Ah, The Seven-Percent Solution. I think that's a Nicholas Meyer movie. I keep meaning to watch it, but haven't gotten around to it. I should check to see if Amazon Prime has it.

I'm sure Elementary is good, and I'm sure Sherlock is good, quality wise, but, as you say, they are not Sherlock Holmes. If you're going to create a new character, you should create a new character.
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Re: What Are You Reading: The Sequel!

Postby Lupine » Fri Oct 14, 2016 6:01 pm

I started The Lost Continent by Edgar Rice Burroughs last night.
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Re: What Are You Reading: The Sequel!

Postby RJDiogenes » Fri Oct 14, 2016 10:01 pm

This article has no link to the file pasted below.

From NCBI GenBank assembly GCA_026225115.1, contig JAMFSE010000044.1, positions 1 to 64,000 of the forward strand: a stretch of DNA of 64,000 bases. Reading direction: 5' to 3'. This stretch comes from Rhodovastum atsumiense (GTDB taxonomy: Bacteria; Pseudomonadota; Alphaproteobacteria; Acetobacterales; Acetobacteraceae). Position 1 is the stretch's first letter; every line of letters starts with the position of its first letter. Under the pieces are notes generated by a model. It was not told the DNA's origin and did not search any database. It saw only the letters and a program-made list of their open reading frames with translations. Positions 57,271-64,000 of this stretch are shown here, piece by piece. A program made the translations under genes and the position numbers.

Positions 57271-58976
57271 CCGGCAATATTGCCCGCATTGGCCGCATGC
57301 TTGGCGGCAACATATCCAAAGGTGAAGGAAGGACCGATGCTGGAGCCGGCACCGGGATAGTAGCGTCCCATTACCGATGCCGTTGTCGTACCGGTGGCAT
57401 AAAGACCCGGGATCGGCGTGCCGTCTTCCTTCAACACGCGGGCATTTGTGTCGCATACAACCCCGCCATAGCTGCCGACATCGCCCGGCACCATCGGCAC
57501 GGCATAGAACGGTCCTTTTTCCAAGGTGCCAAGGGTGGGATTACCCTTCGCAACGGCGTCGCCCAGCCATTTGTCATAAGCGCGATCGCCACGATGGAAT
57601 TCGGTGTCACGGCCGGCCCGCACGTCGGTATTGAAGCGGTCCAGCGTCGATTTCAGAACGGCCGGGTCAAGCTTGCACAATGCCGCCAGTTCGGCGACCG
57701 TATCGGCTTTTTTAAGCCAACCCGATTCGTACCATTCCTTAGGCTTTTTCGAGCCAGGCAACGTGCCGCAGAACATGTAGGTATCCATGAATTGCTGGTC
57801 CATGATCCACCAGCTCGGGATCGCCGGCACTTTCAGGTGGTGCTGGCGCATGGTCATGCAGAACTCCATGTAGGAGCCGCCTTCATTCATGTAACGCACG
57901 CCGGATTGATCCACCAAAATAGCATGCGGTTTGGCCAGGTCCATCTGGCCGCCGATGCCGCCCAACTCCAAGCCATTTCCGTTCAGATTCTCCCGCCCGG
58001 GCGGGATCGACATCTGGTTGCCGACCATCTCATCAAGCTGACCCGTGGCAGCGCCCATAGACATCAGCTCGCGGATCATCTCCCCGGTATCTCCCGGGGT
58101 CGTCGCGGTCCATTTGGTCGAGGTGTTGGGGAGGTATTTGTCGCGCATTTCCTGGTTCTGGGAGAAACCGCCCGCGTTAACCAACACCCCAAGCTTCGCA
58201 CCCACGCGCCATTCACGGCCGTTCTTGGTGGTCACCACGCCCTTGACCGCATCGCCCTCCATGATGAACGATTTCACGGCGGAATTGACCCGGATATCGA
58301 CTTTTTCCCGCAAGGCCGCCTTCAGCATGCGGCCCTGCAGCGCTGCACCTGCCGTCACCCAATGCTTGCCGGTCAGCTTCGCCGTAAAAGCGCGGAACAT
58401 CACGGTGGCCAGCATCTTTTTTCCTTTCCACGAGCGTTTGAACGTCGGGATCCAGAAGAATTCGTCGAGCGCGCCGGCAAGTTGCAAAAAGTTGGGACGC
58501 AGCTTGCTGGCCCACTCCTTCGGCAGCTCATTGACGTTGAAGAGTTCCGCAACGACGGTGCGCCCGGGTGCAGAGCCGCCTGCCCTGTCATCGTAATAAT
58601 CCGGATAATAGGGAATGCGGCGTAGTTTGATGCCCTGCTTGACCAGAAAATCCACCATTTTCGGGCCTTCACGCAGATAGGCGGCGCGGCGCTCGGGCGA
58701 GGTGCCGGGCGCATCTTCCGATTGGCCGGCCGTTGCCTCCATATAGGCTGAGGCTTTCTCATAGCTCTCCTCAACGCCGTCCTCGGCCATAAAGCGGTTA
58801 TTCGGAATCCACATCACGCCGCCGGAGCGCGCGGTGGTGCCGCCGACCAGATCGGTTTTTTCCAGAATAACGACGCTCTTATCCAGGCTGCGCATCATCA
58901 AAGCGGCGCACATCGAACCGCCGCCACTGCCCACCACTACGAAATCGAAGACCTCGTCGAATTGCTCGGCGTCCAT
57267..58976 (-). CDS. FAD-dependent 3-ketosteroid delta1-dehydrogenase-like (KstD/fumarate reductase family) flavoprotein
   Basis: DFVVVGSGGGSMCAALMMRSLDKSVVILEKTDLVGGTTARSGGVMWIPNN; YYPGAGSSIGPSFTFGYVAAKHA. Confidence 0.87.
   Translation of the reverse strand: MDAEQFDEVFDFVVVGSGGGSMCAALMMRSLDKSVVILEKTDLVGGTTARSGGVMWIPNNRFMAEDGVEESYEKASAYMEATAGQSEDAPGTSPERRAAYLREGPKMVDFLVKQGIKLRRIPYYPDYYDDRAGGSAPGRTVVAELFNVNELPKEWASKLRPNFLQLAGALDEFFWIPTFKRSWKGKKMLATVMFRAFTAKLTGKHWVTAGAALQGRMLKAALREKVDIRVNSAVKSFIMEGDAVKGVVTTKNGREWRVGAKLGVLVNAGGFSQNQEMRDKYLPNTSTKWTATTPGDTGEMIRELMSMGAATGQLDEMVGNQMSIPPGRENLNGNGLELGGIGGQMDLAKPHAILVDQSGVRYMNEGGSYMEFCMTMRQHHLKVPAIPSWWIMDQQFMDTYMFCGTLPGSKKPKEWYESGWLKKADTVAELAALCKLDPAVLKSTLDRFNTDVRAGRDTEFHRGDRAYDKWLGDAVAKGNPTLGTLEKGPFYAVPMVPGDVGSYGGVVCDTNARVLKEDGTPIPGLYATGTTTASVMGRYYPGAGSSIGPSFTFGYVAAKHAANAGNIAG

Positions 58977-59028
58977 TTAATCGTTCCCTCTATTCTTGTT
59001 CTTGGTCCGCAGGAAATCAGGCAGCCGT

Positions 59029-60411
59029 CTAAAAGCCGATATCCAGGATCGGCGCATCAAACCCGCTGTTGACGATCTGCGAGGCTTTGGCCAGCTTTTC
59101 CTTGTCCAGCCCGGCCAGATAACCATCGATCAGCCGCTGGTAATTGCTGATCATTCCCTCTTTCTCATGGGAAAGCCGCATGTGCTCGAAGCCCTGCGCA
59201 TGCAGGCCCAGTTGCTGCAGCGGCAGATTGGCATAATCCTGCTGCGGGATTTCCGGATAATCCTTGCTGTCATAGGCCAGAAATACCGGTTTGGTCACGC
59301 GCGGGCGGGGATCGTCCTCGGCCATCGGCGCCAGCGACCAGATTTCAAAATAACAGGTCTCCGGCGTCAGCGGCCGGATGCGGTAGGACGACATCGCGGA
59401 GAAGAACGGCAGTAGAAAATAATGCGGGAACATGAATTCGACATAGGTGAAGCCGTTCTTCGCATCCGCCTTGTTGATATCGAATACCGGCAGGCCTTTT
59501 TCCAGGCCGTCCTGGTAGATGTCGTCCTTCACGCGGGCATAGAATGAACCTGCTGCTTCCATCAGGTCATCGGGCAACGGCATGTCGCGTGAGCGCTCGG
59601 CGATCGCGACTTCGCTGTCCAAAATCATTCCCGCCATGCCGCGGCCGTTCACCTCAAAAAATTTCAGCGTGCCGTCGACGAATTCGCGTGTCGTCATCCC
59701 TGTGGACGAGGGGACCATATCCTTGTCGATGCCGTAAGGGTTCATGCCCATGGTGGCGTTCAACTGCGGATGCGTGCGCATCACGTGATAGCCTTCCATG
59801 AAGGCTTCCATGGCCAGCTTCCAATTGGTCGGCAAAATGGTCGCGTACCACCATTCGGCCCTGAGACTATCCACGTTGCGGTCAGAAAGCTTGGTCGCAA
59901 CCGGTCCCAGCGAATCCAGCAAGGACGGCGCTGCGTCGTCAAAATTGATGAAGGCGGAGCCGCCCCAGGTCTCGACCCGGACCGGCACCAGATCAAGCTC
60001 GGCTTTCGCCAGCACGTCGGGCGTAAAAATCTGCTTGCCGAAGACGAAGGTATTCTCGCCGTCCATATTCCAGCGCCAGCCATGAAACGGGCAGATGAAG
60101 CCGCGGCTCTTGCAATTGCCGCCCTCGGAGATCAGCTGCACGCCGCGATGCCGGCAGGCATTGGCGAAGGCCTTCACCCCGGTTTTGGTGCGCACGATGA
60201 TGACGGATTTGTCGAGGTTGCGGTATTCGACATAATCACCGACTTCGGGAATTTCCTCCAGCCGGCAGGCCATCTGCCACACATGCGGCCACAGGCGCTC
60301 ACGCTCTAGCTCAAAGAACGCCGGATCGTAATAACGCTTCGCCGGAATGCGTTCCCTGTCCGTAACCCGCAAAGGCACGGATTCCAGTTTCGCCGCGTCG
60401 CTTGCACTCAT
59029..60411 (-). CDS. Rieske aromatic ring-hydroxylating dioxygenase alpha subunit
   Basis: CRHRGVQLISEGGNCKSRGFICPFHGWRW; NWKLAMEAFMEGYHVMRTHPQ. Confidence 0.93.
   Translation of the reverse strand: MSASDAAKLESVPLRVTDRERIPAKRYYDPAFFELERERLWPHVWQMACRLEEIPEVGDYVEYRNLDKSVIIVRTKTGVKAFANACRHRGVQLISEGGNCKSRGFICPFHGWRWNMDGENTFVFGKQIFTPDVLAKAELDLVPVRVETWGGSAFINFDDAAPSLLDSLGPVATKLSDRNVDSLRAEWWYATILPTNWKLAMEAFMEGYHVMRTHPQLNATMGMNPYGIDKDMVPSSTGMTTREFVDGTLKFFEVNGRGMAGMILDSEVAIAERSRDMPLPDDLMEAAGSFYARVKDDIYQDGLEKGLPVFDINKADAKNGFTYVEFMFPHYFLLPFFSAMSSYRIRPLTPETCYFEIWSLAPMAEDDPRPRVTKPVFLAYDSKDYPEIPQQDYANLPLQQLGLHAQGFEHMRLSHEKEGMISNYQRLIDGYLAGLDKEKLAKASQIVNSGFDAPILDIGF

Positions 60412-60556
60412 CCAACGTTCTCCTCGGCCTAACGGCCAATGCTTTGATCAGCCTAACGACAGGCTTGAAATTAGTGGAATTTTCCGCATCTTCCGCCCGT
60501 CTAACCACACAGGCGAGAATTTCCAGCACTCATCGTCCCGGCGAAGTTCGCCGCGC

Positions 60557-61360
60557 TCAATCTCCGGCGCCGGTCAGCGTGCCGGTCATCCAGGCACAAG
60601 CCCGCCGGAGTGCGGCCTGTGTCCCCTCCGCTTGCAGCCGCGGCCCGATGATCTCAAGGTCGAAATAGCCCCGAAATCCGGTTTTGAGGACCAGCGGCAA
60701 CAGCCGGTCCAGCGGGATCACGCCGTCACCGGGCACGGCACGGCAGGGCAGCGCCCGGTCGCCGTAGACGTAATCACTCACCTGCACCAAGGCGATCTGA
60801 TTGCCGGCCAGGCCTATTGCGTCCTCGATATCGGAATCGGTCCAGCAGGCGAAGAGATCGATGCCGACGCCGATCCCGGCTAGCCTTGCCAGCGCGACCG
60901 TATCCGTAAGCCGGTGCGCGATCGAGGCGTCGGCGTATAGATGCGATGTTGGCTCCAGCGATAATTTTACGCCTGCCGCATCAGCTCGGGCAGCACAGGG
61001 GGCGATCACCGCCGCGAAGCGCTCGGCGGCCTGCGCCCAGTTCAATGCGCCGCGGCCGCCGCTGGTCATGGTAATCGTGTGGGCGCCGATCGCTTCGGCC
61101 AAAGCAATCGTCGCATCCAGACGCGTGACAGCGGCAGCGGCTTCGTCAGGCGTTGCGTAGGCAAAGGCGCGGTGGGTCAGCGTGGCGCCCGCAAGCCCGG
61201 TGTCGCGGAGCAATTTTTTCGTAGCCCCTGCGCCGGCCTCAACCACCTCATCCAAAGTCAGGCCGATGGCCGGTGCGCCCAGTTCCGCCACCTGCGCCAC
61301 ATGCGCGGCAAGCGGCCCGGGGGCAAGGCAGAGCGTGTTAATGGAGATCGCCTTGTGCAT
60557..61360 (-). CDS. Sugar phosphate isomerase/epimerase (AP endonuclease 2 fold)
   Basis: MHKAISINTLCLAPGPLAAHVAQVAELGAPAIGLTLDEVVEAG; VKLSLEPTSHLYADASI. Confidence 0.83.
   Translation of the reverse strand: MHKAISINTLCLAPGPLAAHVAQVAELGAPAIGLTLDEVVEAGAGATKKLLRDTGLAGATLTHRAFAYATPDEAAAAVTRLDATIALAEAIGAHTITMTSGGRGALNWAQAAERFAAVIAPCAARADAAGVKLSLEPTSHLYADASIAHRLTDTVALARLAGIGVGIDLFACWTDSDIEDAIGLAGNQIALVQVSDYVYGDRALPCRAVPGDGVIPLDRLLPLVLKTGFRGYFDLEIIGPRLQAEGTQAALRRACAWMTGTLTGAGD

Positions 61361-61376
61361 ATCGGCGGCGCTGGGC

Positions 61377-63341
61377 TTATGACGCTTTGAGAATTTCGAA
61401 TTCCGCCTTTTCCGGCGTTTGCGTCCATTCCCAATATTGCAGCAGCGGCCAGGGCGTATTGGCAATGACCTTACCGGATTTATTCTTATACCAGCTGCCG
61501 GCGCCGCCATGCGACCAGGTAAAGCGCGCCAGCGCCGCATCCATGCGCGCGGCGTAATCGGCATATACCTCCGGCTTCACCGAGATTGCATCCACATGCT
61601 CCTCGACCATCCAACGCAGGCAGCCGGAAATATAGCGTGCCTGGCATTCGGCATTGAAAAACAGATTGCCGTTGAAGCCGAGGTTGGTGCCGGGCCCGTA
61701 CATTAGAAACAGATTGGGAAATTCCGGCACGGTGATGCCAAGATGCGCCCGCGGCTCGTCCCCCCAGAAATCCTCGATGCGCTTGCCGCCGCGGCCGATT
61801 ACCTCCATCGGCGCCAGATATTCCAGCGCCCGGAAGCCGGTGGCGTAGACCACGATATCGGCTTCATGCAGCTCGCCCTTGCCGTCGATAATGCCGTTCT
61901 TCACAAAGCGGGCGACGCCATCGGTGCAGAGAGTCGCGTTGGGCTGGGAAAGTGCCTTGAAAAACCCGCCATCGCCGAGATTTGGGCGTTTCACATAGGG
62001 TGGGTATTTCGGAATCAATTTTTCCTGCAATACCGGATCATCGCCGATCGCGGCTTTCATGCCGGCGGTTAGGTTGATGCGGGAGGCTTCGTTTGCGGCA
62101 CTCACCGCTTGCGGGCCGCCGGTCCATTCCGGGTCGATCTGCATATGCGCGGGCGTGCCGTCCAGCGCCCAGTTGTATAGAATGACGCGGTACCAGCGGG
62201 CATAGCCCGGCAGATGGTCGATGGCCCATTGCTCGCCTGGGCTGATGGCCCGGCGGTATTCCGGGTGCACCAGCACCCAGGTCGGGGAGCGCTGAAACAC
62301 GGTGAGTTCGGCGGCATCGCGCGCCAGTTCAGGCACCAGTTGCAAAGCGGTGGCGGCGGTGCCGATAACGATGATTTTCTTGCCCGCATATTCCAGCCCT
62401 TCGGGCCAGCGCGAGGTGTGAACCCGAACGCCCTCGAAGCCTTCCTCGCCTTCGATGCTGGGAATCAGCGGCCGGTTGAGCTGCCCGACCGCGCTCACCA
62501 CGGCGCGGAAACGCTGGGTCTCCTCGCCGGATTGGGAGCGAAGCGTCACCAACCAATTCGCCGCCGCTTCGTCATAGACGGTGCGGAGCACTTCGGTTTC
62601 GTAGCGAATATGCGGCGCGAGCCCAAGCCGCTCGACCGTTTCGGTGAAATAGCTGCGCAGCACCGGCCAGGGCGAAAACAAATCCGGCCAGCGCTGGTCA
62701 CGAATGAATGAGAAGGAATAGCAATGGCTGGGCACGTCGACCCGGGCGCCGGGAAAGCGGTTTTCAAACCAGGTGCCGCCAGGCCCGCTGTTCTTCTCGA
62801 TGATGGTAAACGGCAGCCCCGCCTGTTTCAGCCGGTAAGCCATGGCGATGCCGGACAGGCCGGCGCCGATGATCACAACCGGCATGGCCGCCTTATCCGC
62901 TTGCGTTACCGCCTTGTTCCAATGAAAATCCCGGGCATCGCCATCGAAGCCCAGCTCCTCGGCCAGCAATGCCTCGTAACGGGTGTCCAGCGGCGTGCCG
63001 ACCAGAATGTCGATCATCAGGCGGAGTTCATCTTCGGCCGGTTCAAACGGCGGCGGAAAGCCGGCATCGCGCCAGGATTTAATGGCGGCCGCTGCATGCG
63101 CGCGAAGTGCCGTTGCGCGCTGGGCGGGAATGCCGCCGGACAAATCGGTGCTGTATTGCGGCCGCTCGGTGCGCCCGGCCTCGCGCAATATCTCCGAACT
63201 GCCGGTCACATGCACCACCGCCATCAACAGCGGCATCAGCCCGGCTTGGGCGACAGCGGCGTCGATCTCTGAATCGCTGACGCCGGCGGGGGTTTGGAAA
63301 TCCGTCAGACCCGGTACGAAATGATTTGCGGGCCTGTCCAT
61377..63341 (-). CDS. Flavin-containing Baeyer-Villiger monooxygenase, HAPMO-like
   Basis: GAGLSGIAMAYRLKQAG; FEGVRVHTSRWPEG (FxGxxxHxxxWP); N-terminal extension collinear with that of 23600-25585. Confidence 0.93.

Oh, nice. I've never read that.
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Re: What Are You Reading: The Sequel!

Postby Lupine » Fri Oct 14, 2016 10:03 pm

Neither had I until I found it while cleaning house.
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Re: What Are You Reading: The Sequel!

Postby Lupine » Mon Oct 17, 2016 6:25 pm

I finished The Lost Continent last night. This book was an oddity in more ways than one. First off I’m not sure where it came from. I found it while house cleaning (we have a LOT of books around here) and it’s one I’m never heard of before.
Secondly, according to the Forward by Ace Book’s editor, the story was first published by an obscure magazine in 1916 under the title Beyond Thirty and lost until it was recovered in 1957. Frankly that story is almost as fantastical as the novel itself and so I went in not really sure this was in fact an Edgar Rice Burroughs story.